• It’s never a good idea to hold food on your lap or put it on the car’s floor without securing it. A sudden stop or unseen pothole could launch it everywhere.
    • Store the food where it fits snugly. This may be between two heavier items in your trunk to keep it from sliding. It may be wedged behind the driver’s seat on the floor.
    • Secure the box, laundry hampers, or tote with bungee cords as an added precaution.
    • Borrow the grippy liner from your silverware drawer. Put it underneath your food container and/or box to keep everything from sliding.
    • If transporting bite-sized hors d’oeuvres, put them on a clean dishtowel on top of a plate, and then cover. The towel will help them not slip, slide and flip.

Fun Fact: If not secured, a 20-lb. turkey can hit a person with 600 lbs. of force in a car crash when the vehicle is moving at just 35 mph, according to Car Pro USA.


Hack #3: Keep it hot or cold.

Keeping your dishes at the right temperature not only make celebrating fun but help with food safety. According to the USDA, hot foods should be above 140 degrees Fahrenheit and cold foods should be below 40 degrees Fahrenheit. Anywhere between those temperatures is the danger zone where foodborne bacteria could grow.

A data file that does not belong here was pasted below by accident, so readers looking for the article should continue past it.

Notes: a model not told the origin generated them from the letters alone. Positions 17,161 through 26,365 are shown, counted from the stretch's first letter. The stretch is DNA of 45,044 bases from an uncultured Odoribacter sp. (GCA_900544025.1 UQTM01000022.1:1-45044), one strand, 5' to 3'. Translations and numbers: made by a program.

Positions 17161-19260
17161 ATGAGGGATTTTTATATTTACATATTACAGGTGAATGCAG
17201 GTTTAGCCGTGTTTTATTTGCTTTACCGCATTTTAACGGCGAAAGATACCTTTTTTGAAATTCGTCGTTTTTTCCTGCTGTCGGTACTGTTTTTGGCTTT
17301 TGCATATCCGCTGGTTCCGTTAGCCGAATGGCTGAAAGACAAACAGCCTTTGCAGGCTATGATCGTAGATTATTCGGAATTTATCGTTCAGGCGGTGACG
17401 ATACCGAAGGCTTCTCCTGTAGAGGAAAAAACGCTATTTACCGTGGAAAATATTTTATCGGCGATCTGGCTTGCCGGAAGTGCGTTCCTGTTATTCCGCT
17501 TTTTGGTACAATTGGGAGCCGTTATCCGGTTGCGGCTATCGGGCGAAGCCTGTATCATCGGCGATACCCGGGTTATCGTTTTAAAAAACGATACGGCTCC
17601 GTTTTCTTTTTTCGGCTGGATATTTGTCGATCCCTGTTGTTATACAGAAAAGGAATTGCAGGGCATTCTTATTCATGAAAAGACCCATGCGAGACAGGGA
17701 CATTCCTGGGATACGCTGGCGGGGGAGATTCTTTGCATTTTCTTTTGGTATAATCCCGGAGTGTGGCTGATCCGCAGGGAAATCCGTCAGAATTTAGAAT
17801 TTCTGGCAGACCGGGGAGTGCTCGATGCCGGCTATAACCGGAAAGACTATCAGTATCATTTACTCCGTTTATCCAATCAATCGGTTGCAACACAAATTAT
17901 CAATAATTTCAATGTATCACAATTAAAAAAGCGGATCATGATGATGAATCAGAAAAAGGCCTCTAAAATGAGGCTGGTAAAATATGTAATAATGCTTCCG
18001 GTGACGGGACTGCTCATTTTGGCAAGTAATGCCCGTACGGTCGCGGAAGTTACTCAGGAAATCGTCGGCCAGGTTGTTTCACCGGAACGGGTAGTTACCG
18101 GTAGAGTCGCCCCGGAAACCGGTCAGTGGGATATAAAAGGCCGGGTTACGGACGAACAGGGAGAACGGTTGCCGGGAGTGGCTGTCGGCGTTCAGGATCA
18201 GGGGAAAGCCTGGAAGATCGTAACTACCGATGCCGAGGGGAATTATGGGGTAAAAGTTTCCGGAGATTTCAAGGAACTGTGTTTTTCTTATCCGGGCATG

• Glass containers hold heat better than plastic. Aluminum foil also holds heat. Disposable foil food containers work well for hot foods.
    • Place your cold or hot foods in an insulated container. These include bags like the pizza delivery drivers use, or coolers that you fill with ice.
    • Pre-chill the cooler. Put an ice pack into it overnight. Then, it will already be cool when you place the food and the new ice packs.
    • Newspaper is a great insulator for keeping food cold. You can pack cold food in a box surrounded by crumpled newspapers.
    • You can transport your food in a slow cooker which also will hold its heat.
    • Consider purchasing a portable 12-volt heater or cooler that plugs into the outlet in your car. This will limit where the dish may be secured but will maintain its temperature.